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On Thursday, Attorney General Maura Healey asked the state Legislature to shutter the market that allows individual consumers to buy electricity from independent suppliers, because in too many cases, they paid in millions in extra costs.

The AG released a report that showed over a two-year period from July 2015 and July 2017, certain electric customers who switched to what they thought was a competitive supplier collectively paid nearly $180 million more than if they had remained with their utility.

The report focused on the nearly 500,000 residents who buy directly from these supposedly competitive suppliers, not residents participating in a group contract organized by their community.

Healey said she found patterns indicating low-income and minority neighborhoods became targets of aggressive sales tactics. That’s reinforced by the fact that 36 percent of low-income households received their electricity supplies from a competitive supplier, double the rate of other income groups.

Consumers, who have been able to buy electricity from a company other than their utility since a 1997 state deregulation law took effect, have been inundated with solicitations of cheaper electricity rates.

Fortunately, many communities, including Lowell, Billerica, Chelmsford, Dracut, Lunenburg and several other area municipalities, have joined electric aggregation groups, which pass savings on to their residents.

Dracut, as part of the Southeast Regional Planning & Economic Development Distract (SRPEDD) Electric Aggregation Group, buys its electricity in bulk with 22 other cities and towns. Town Meeting in June 2015 approved the program that automatically enrolls residents unless they choose to opt out of the plan. According to Town Manager Jim Duggan, as a result, the average Dracut resident now saves between $150-$175 annually.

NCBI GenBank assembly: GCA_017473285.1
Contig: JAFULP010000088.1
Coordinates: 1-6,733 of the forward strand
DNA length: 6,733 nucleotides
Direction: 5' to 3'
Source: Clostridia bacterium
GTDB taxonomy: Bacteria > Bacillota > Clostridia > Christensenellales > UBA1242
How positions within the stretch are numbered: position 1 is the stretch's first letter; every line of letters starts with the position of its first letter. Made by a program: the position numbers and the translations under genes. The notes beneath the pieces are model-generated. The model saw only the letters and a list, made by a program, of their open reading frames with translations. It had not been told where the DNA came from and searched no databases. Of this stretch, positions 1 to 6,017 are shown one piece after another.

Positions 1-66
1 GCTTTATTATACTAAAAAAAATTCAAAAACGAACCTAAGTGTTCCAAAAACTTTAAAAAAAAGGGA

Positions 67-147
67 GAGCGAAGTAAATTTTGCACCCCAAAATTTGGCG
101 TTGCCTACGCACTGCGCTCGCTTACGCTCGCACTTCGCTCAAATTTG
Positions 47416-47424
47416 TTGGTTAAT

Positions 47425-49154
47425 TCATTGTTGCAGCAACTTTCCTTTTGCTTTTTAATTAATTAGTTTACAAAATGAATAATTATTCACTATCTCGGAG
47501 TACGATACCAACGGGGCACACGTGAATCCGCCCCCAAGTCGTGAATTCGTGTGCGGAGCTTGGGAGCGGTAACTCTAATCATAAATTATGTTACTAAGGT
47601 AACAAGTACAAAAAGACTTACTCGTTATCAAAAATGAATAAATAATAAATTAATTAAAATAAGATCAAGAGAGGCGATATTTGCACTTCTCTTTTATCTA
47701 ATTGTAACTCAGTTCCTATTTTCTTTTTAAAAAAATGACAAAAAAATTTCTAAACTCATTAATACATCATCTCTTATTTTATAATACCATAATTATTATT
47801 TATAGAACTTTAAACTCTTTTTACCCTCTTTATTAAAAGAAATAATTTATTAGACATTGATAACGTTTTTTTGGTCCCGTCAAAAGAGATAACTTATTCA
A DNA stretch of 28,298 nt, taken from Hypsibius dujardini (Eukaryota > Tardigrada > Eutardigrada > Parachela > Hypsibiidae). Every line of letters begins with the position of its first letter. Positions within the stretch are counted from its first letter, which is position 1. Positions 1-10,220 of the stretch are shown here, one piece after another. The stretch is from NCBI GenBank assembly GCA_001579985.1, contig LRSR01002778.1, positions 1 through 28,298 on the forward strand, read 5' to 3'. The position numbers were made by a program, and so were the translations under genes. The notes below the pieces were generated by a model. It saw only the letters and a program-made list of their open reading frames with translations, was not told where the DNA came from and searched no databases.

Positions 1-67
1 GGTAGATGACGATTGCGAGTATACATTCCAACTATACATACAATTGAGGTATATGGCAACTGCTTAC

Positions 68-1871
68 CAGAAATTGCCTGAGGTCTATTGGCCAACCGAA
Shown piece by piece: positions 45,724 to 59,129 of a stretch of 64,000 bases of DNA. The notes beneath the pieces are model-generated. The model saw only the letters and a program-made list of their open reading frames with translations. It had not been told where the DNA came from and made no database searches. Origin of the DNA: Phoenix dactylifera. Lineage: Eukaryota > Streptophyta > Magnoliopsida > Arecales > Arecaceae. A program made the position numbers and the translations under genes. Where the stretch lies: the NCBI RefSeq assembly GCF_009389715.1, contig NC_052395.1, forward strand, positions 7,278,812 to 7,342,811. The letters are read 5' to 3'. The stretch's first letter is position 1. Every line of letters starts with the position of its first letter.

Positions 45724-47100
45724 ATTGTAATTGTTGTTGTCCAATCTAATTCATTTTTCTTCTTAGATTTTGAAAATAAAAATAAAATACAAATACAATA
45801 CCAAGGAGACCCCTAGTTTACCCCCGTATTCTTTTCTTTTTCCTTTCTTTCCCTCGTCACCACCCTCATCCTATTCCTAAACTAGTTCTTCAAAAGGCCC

That’s basically how all these municipally sponsored programs work. While it’s true that a savvy consumer may be able to find even lower rates, it’s doubtful most have the time or patience for that.

And in doing so, they expose themselves to unscrupulous operators. That’s what the attorney general wants to prevent.

While we agree with the spirit of Healey’s measure, we don’t believe legislating this industry out of existence is the answer. In our economic system, individuals should have the right to make their own choices, even bad ones. However, companies found to have used deceptive or illegal sales practices should be vigorously prosecuted.

As Healey herself indicated, one supplier, Viridian Energy LLC of Connecticut, agreed to pay $5 million to settle charges that its marketing and sales practices were deceptive. It also agreed to a two-year, door-to-door ban on marketing.

Subjecting these suppliers to stricter regulations, such as substantiating their marketing claims, should in time separate legitimate suppliers from the fraudulent players. That’s how the attorney general should address this problem.

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